Although contemporaries, it is unlikely that he knew the Marguerite Duras quote about journalism:
“Journalism without a moral position is impossible. Every journalist is a moralist. It’s absolutely unavoidable. A journalist is someone who looks at the world and the way it works, someone who takes a close look at things every day and reports what she sees, someone who represents the world, the event, for others. She can not do her work without judging what she sees “
These assessments, however, accurately reflect the methods that have characterized the journalistic activities of legendary John Steinbeck and the close continuity of his career as novelist and as reporter. John Steinbeck based much of his fiction on actual events and experimented with several generes of nonfiction, including personal essays, travel writing, and political and social commentary. His interest in journalism, however, is often treated as ancillary to his writing of fiction, which is regarded as his real work and true calling. Steinbeck scholars alluded to journalism when discussing Steinbeck’s development as a writer or when chronicling and categorizing his work, but to date they have not investigated Steinbeck’s role as a literary journalist with the same zeal they bring to the analytical study of his fiction.
‘The truth is that Steinbeck was really a journalist at heart,’ Gore Vidal said in a 1993 interview with Steinbeck biographer Jay Parini. ‘All of his best work was in journalism that it was inspired by daily events, by current circumstances. He did not ‘invent’ things. He found them. Rural poverty that followed the Great Depression of the thirties definitely marked the Steinbeck approach to literature, and this approach was irreparably marked by his work as a journalist who continued, even famous, during World War II. On September 12, 1936, The Nation magazine published John Steinbeck’s article “Dubious Battle in California. It was an article about California labor migrants that helped the author to develop ideas for his fictional novel, “The Grapes of Wrath”:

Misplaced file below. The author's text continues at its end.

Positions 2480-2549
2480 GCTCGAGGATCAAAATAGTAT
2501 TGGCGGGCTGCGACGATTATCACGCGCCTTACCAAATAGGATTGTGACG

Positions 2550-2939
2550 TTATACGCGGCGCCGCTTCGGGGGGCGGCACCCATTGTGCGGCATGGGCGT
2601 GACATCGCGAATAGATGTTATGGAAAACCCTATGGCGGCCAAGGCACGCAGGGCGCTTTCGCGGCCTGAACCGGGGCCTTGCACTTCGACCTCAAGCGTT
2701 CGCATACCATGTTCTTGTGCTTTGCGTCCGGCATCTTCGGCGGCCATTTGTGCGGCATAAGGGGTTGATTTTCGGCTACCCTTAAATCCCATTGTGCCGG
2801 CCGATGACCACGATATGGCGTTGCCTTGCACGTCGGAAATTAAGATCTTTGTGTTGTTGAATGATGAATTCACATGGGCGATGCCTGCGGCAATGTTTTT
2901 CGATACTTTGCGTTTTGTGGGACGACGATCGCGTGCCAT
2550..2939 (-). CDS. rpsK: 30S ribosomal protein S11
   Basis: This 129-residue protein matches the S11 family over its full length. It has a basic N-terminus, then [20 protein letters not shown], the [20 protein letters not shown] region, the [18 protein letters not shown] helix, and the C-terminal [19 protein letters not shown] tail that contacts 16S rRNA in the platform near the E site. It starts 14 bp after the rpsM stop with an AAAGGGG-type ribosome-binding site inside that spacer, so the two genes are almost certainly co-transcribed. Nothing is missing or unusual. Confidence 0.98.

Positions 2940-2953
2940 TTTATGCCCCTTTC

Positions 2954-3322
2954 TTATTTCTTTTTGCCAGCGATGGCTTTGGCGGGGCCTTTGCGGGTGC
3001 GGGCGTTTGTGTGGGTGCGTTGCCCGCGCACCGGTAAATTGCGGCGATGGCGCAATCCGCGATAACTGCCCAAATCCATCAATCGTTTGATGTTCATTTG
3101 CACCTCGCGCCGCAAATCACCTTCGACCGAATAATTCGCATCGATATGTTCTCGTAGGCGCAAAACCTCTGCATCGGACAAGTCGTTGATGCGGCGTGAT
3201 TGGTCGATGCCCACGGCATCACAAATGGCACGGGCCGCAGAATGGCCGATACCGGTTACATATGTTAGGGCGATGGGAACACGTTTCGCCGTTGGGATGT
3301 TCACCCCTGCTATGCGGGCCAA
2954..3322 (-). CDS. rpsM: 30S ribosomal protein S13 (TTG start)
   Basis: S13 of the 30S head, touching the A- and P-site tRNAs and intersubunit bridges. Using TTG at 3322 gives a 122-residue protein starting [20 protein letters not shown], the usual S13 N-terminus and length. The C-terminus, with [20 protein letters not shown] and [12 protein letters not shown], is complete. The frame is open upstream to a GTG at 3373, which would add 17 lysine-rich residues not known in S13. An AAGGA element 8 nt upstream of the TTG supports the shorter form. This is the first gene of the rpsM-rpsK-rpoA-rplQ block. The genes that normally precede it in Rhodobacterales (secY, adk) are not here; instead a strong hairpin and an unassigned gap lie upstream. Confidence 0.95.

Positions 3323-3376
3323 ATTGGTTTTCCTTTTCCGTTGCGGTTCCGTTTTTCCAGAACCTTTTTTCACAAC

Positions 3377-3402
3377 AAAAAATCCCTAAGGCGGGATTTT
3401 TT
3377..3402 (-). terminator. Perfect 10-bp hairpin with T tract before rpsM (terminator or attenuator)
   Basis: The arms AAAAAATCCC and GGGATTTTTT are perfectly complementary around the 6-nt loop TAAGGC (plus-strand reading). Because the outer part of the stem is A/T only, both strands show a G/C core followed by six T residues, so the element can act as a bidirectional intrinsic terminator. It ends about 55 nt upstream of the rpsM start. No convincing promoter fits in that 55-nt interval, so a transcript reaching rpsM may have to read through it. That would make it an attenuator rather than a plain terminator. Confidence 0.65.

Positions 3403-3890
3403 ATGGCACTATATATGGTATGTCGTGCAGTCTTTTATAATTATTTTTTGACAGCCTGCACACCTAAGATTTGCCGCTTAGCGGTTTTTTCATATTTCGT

Workers have been coming to California
in nondescript cars from Oklahoma, Nebraska, Texas, and other states,
parts of which have been rendered uninhabitable by drought.
Proverty-stricken after the destruction to their farms, their last
reserves used up in making the trip, they have arrived so beaten and
destitute that they have been willing at first to work under any
conditions and for any wages offered.
In 1962 , John Steinbeck received the Nobel Prize in Literature .The Grapes of Wrath is Steinbeck ‘s greatest critical success. The book was wildly popular with readers, but also attracted virulent critics who decried the book ‘s ” vulgar ” language, brutal depiction of Dust Bowl life, and alleged socialist bent. Several libraries ban the book.
Some how, some decades later, would happen to ” Ballad of Hollis Brown ” a blues song written by Bob Dylan, released in 1964 on his third album, The Times They Are A- Changin ‘. The song narrates the story of a South Dakota farmer who, overwhelmed by the desperation of poverty, kills his wife, children and then himself.
Steinbeck stories are, often, as painful as Bob Dylan ballads because the reality he described was cruel and harsh and people embittered by unemployment, poverty and exclusion. Hence journalism designed and amplified his social sensitivity. Such a fusion was a magical and worthwhile blend: the novelist, who had won the Pulitzer Prize would later win the Nobel Prize.